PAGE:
Forgive my absence.  I blame it on a European vacation, and I could only view ‘The Office’ in French.

The writers of ‘The Office’ keep coming up with fairly clever ways of getting the office staff out of, well, the office. Think of some of the series’ best episodes, such as ‘Booze Cruise,’ ‘Casino Night’ and ‘Niagara.’

‘Garden Party’ doesn’t quite rank up there, but it’s pretty good. Andy decides to host a garden party (how very Connecticut of him) at Schrute Farms, seemingly as a way to impress Robert California. However, it soon becomes clear that he’s really trying to impress his parents (played perfectly by Stephen Collins and Dee Wallace).

It seems Andy’s brother (a game Josh Groban) recently had a garden party thrown by their folks, and it was a smash. Predictably, this one doesn’t go quite so well.  Let’s run down why:

-Dwight, as host, finds a book about garden party hosting on the Internet, the only copy in existence. And that’s ‘cause it’s written by Jim. It provides reasons for Dwight and his staff to perform ridiculous stunts like 17th century dance and a closing ceremony with torches.

-Pam and Angela continue the pregnancy feud, this time because they’re both planning on naming their baby boys Phillip. (Pam’s naming her son after her dead grandfather, and Angela after her dead cat.)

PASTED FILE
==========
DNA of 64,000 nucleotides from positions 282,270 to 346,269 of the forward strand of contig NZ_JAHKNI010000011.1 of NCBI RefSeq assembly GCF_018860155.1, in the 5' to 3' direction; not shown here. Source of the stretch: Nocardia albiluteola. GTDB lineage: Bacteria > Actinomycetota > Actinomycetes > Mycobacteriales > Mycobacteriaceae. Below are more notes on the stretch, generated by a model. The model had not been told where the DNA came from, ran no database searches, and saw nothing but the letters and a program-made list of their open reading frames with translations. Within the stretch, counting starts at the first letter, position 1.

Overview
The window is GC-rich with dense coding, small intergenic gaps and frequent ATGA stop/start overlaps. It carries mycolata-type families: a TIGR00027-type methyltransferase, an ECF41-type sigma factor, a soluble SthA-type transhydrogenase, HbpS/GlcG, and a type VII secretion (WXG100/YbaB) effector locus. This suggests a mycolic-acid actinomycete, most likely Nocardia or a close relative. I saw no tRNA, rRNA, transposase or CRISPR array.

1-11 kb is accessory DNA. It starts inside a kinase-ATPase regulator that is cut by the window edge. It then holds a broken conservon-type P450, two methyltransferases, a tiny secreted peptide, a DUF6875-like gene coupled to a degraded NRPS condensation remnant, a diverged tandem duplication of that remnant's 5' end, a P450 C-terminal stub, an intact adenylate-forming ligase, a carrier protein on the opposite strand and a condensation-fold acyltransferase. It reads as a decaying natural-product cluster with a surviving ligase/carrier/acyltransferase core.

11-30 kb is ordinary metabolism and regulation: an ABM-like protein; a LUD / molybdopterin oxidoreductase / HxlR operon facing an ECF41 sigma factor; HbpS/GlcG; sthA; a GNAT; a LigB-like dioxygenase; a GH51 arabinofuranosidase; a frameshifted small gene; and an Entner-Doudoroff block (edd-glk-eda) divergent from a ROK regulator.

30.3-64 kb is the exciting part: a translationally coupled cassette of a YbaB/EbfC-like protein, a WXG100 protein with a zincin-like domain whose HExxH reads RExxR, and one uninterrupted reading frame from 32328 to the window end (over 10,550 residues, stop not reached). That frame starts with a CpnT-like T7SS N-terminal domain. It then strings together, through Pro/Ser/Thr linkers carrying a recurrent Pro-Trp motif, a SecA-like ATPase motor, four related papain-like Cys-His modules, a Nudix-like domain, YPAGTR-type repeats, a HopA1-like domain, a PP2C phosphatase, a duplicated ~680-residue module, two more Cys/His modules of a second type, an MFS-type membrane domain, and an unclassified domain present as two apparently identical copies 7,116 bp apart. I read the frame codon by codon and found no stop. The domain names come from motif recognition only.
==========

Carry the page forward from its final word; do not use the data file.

-Mose serves as the psychotic parking attendant who makes a game out of stealing people’s cars, driving them through a cornfield, parking them too close together and practically destroying them.

-Robert brought basil. Andy was expecting marmalade.

-People like Kelly aren’t smart enough to bring jackets.

-Erin’s hat is stolen by a crow.

-Cece is referred to as Pee Pee, while Meredith and Phyllis are both mistaken for Pam. (Cue shuddering Jim.)

-And, of course, Andy makes everything awkward. He starts a round of toasts in the hope that someone will toast him (no one does, but at least three toast Robert); he attempts a song with his dad that turns out to be a showcase for his brother; his parents try to leave early to see ‘Moneyball’; and everyone overhears an awkward conversation in which Andy’s dad is downright cruel when it comes to giving his son a little approval.  It’s sad, really.

In the end, this episode helps us understand Andy a little better, and why he tries so hard to be liked. Not many comedies these days go into such depths about what makes people the way they are.